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Clues of heart disease found in 16th-century mummies from Greenland


What secrets lie in the hearts of our ancestors? Signs of cardiovascular disease, for one, as a team of cardiovascular-imaging experts from Brigham and Women's Hospital (BWH) recently helped discover.

Clues of heart disease found in 16th-century mummies from Greenland
Harvard research assistant Emily Venable '17 examines mummified remains that would later undergo CT scans,
 revealing evidence of plaque in the arteries [Credit: Rose Lincoln/Harvard University]
Through a collaboration with Harvard's Peabody Museum of Archaeology & Ethnology and an international team of researchers and anthropologists, BWH faculty and staff performed CT scans on five mummies from 16th-century Greenland in the Shapiro Cardiovascular Center early last year. The team was looking for evidence of plaque in the arteries—also known as atherosclerosis—to see if the leading cause of death in the U.S. today was also prevalent centuries ago.

Sure enough, high-resolution scans of the mummified remains—belonging to four young adults and one child from an Inuit community—revealed the telltale hardened calcium deposits in various blood vessels in the chest.


"It's always fascinating to look at humans who lived hundreds of years ago and see if learning about the past could teach us more about the present and future," said Ron Blankstein, associate director of the Brigham's Cardiovascular Imaging Program, director of cardiac computed tomography, and a preventive cardiology specialist.

Blankstein was among the experts who scanned the mummies and interpreted the images in 2018, an event featured on National Geographic's "Explorer" series. The effort was part of a broader project, led by a group of external researchers, to scan mummies from hunter-gatherer and preindustrial civilizations around the world to search for signs of heart disease.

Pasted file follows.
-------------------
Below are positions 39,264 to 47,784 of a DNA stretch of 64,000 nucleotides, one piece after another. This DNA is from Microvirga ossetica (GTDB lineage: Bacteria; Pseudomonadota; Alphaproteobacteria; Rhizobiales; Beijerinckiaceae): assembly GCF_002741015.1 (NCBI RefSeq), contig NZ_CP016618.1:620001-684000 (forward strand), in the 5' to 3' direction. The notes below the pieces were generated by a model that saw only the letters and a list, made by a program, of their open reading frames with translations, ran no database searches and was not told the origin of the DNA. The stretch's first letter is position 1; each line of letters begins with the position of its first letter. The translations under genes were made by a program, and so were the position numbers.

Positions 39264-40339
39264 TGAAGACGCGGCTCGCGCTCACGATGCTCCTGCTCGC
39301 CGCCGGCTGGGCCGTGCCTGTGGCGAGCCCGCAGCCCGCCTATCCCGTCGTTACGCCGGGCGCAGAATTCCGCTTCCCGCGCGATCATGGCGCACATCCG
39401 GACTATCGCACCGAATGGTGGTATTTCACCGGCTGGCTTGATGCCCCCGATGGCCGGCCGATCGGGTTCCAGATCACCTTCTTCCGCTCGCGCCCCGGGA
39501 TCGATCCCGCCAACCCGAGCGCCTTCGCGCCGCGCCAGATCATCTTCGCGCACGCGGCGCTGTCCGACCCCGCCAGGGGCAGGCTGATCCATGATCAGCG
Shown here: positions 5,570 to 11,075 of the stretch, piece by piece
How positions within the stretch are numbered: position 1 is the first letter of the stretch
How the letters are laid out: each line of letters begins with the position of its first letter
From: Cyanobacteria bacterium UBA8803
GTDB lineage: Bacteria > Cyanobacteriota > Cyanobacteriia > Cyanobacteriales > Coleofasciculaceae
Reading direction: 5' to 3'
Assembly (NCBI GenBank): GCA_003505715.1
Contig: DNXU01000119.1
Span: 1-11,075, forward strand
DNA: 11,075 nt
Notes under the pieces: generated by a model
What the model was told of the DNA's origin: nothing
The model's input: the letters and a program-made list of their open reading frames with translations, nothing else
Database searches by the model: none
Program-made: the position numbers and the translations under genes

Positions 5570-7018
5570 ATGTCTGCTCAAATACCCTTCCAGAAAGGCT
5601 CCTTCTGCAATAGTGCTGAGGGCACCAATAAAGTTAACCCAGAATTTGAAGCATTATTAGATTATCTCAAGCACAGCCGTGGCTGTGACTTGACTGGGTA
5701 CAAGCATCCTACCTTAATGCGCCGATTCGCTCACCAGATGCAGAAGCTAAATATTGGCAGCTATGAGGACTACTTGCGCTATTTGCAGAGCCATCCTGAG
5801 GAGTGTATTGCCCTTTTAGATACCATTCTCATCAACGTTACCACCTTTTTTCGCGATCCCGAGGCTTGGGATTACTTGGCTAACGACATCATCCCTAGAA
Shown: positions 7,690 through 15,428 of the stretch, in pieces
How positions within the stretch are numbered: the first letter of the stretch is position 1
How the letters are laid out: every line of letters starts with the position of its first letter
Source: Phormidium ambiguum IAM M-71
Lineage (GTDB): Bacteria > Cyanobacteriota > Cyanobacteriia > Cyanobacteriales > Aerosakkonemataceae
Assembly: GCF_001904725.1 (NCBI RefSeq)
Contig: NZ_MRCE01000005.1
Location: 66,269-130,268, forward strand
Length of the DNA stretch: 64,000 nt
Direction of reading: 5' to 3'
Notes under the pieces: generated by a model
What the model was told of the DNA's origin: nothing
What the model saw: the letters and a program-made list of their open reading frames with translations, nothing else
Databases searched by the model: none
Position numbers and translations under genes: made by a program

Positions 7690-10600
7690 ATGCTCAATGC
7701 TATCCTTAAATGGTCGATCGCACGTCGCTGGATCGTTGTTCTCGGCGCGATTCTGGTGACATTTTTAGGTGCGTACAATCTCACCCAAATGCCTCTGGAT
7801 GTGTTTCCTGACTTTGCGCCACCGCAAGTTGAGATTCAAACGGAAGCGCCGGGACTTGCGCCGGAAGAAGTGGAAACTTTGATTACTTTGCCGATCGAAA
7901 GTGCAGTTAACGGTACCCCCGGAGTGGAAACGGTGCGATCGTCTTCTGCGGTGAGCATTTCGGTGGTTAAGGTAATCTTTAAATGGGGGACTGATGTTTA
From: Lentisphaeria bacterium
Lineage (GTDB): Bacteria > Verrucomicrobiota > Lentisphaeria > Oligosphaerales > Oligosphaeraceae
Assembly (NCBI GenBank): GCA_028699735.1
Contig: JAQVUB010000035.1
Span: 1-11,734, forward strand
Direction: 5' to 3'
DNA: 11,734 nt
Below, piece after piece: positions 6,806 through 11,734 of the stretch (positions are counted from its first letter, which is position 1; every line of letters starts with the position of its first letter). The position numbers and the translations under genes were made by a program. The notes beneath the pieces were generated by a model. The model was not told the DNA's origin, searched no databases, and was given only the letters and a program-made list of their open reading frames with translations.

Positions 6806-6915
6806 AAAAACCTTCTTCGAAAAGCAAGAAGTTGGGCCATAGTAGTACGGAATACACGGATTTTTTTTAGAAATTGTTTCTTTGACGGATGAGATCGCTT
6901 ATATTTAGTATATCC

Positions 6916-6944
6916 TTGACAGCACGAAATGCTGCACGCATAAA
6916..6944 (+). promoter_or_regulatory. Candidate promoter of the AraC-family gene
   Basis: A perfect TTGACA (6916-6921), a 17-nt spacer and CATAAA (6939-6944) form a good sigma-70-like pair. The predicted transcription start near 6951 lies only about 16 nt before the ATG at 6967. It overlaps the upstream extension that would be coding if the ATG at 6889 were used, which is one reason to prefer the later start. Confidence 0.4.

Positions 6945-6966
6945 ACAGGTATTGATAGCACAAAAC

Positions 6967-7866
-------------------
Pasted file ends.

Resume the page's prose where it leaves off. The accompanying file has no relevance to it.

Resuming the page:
Searching the past

From Egypt to Mongolia and now Greenland, mummies throughout the ages have shown evidence of atherosclerosis. The Greenland mummies were of particular interest due to their diet, which would have primarily consisted of fish and sea mammals.


While increased fish consumption is commonly touted as heart-healthy—which may make the findings of atherosclerosis seem surprising—Blankstein emphasized that scientists still have much to learn about its relationship to cardiovascular health. For example, although it is known that consuming fish rich in omega-3 fats has benefits, some types of fish can also be high in cholesterol and, in the current era, contain toxins like mercury or polychlorinated biphenyls (PCBs) that may pose risk, he said.


Lifestyle factors, such as exposure to cooking smoke in their dwellings, may have also contributed to the mummified individuals developing cardiovascular disease during their lifetimes, Blankstein said. Given that and the small sample sizes of these mummy scans, he noted that the team's findings shouldn't be taken too much to heart.

"The question of whether fish is good or bad for you is still open-ended, and it would be unrealistic to think that we could provide a definitive answer by scanning a small number of mummies for plaque," Blankstein said. "Our team found it fascinating that there was evidence of atherosclerosis despite the mummies' estimated young ages, but this also doesn't mean cardiovascular disease is inevitable. In fact, the majority of cardiovascular disease events that we see in patients is preventable with appropriate diet, weight control, and lifestyle changes, such as regular exercise; at times, medication can also be used to treat various risk factors."

A different kind of patient

Scanning the mummies wasn't too different from work the cardiovascular imaging team normally does. In fact, they were a little easier to scan than living patients; normally, the CT scanner must account for the movement of a beating heart.

Clues of heart disease found in 16th-century mummies from Greenland
High-resolution scans were done on the mummified remains. Credit: Brigham and Women’s Hospital
[Credit: Harvard University]
Interpreting the images required a different perspective, however, Blankstein explained.

"This is not the same as scanning a human. All of the organs are decomposed—in fact, you don't see much of the heart at all," he said. "The major plaque we saw was not necessarily in the arteries of the heart but in some other blood vessels in the chest, such as the aorta or some arteries of the neck."


In addition to satisfying the team's intellectual curiosity, Blankstein said he hopes the findings will inspire people to learn more about atherosclerosis and how to reduce their risk.

"It was certainly an exciting and interesting experience, and I hope we can use it to promote awareness of this mostly preventable disease," he said.

Author: Jessica Zimmerman | Source: Harvard University [January 24, 2019]

TANN

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